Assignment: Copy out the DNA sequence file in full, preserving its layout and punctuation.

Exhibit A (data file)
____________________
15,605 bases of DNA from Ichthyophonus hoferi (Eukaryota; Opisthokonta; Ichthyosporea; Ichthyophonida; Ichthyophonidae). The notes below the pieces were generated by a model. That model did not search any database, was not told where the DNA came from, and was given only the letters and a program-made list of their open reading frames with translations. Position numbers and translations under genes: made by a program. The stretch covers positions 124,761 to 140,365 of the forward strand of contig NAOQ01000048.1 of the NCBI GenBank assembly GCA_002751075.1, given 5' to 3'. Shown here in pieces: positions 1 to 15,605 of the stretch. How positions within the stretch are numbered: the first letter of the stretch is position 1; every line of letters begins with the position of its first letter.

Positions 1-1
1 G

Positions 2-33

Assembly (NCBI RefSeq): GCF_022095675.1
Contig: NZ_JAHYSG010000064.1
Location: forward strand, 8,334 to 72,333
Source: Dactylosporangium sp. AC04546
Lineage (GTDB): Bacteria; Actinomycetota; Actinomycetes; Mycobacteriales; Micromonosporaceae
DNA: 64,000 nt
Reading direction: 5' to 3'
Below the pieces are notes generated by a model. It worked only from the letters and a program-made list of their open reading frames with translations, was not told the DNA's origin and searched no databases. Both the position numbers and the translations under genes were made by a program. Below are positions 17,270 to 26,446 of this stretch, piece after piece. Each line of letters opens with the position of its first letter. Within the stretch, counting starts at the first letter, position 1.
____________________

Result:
15,605 bases of DNA from Ichthyophonus hoferi (Eukaryota; Opisthokonta; Ichthyosporea; Ichthyophonida; Ichthyophonidae). The notes below the pieces were generated by a model. That model did not search any database, was not told where the DNA came from, and was given only the letters and a program-made list of their open reading frames with translations. Position numbers and translations under genes: made by a program. The stretch covers positions 124,761 to 140,365 of the forward strand of contig NAOQ01000048.1 of the NCBI GenBank assembly GCA_002751075.1, given 5' to 3'. Shown here in pieces: positions 1 to 15,605 of the stretch. How positions within the stretch are numbered: the first letter of the stretch is position 1; every line of letters begins with the position of its first letter.

Positions 1-1
1 G

Positions 2-33

Assembly (NCBI RefSeq): GCF_022095675.1
Contig: NZ_JAHYSG010000064.1
Location: forward strand, 8,334 to 72,333
Source: Dactylosporangium sp. AC04546
Lineage (GTDB): Bacteria; Actinomycetota; Actinomycetes; Mycobacteriales; Micromonosporaceae
DNA: 64,000 nt
Reading direction: 5' to 3'
Below the pieces are notes generated by a model. It worked only from the letters and a program-made list of their open reading frames with translations, was not told the DNA's origin and searched no databases. Both the position numbers and the translations under genes were made by a program. Below are positions 17,270 to 26,446 of this stretch, piece after piece. Each line of letters opens with the position of its first letter. Within the stretch, counting starts at the first letter, position 1.